Metropolitan area

A metropolitan area is a large population center that consists of several cities or towns clustered together with one or more large cities serving as its hub or hubs.

A conurbation is an urban area comprising a number of cities or towns whose built-up zones of influence have merged physically through population growth and expansion to form one contiguous urban cluster. A metropolitan area usually combines a conurbation proper (the contiguous built-up area) with peripheral zones not themselves necessarily urban in character but closely bound to the conurbation by employment or commerce.

The term is sometimes abbreviated to 'metro', for example in Metro Manila and Washington, DC Metro Area, and then should not be mistaken to mean the metro rail system of the city.

If several metropolitan areas are located in succession, metropolitan areas are sometimes grouped together as as megalopolis. A megalopolis consists of several interconnected cities (and their suburbs), between which people commute, and which are so close together that suburbs can claim to be suburbs of more than one city. This concept was first proposed by the French geographer Jean Gottmann in his book Megalopolis, who studied the northeastern United States. One famous example is the BosWash megalopolis consisting of New York City, Boston, Baltimore, Washington, and Philadelphia and vicinity. Other megalopolis are Tokyo/Osaka, the industrialized region in Germany and the Low Countries, and London/Canterbury/several other cities in England. Fictional mega-cities feature in much dystopian science fiction, with cities such as the Sprawl and Mega-City One. In the comic 2000 A.D, the fictional Megacity One is a megalopolis of 800 million people across the east coast of the United States, policed by Judge Dredd.

Megacity is a general term for cities together with their suburbs or recognized metropolitan area usually with a total population in excess of 10 million people. Whereas the term city includes importance, density and legal status of a place, the term megacity concentrates on size only.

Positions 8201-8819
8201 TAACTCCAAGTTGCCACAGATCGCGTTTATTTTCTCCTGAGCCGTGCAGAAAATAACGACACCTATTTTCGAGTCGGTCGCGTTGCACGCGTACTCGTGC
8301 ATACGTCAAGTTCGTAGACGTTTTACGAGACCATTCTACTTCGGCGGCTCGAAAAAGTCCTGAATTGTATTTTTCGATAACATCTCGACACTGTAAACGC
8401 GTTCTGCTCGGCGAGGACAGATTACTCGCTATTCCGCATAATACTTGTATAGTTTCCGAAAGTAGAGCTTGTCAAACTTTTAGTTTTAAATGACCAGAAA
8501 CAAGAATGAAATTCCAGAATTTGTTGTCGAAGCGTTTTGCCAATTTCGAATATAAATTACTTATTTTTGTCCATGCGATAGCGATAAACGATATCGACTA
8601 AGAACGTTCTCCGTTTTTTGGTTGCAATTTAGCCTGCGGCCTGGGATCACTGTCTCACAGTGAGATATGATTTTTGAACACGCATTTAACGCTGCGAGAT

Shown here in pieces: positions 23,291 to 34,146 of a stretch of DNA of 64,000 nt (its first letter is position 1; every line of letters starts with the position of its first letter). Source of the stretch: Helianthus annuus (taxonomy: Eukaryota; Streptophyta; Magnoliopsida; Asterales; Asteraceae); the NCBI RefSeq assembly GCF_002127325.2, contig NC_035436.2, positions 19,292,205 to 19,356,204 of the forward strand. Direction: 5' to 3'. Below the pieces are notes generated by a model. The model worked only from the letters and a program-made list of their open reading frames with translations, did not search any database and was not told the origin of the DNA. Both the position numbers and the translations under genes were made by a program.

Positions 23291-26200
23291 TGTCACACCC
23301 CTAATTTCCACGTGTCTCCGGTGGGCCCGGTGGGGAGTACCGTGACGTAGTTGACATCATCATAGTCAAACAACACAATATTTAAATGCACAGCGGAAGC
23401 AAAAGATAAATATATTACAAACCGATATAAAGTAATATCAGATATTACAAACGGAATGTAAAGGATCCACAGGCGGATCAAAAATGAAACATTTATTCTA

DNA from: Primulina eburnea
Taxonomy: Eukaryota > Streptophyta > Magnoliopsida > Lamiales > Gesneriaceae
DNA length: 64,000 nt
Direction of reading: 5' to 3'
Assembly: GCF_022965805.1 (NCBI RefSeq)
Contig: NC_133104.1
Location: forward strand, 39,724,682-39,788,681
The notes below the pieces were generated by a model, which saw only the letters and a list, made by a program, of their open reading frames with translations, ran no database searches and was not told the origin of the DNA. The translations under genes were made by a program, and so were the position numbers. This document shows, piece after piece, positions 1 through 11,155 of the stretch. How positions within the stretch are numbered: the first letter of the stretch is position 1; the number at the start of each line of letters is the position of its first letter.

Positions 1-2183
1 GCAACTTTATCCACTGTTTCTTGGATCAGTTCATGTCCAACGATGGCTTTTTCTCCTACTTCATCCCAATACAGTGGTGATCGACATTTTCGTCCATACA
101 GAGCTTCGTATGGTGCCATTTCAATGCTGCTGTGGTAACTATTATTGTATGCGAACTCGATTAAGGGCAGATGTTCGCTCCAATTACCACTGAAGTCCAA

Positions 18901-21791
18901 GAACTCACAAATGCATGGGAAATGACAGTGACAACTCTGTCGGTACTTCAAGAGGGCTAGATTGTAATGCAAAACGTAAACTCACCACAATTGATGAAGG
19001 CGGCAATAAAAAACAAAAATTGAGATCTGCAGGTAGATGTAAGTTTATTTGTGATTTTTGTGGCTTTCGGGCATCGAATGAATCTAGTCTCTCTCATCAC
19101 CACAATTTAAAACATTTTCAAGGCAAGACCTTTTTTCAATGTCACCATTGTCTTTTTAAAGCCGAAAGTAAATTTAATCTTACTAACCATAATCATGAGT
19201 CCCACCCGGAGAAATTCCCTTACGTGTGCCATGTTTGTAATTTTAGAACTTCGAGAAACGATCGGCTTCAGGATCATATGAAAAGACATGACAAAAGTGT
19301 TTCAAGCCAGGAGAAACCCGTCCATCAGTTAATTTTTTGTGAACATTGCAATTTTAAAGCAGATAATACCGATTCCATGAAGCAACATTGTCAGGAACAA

In 1950 New York was the only such area; there are currently (2002) twenty, with twelve of those areas having exceeded 10 million since 1990. This has happened as the entire world population moves towards the high (75-85%) urbanization levels of North America and Western Europe. It is not clear that any city exclusive of its suburbs exceeds 10 million.

As well as all these cities experiencing some growth, by 2015 there could be a further six megacities. However the expansion of megalopolis is probably a greater trend, such as the previously mentioned Tokyo-Osaka, or Baltimore-Washington or Rio de Janeiro-Sao Paulo.

In Canada, megacity refers to the results of having merged the suburbs of an urban region into one large municipality. Cities so merged include Winnipeg, Manitoba (this merger antedates the term, and was called "Unicity" at the time); Halifax, Nova Scotia; Toronto, Ontario; Ottawa, Ontario; Hamilton, Ontario; Montreal, Quebec; Gatineau, Quebec; Longueuil, Quebec; Quebec City, Quebec; and Saguenay, Quebec.

In Japan, cities as an individual remain rather small but they form metropolitan areas or conurbations such as the capital zone in Tokyo or keihan zone in Osaka, Kobe and Kyoto.

See also

External links


">
" size=20>

 
 

Browse articles alphabetically:
#0">0 | #1">1 | #2">2 | #3">3 | #4">4 | #5">5 | #6">6 | #7">7 | #8">8 | #9">9 | #_">_ | #A">A | #B">B | #C">C | #D">D | #E">E | #F">F | #G">G | #H">H | #I">I | #J">J | #K">K | #L">L | #M">M | #N">N | #O">O | #P">P | #Q">Q | #R">R | #S">S | #T">T | #U">U | #V">V | #W">W | #X">X | #Y">Y | #Z">Z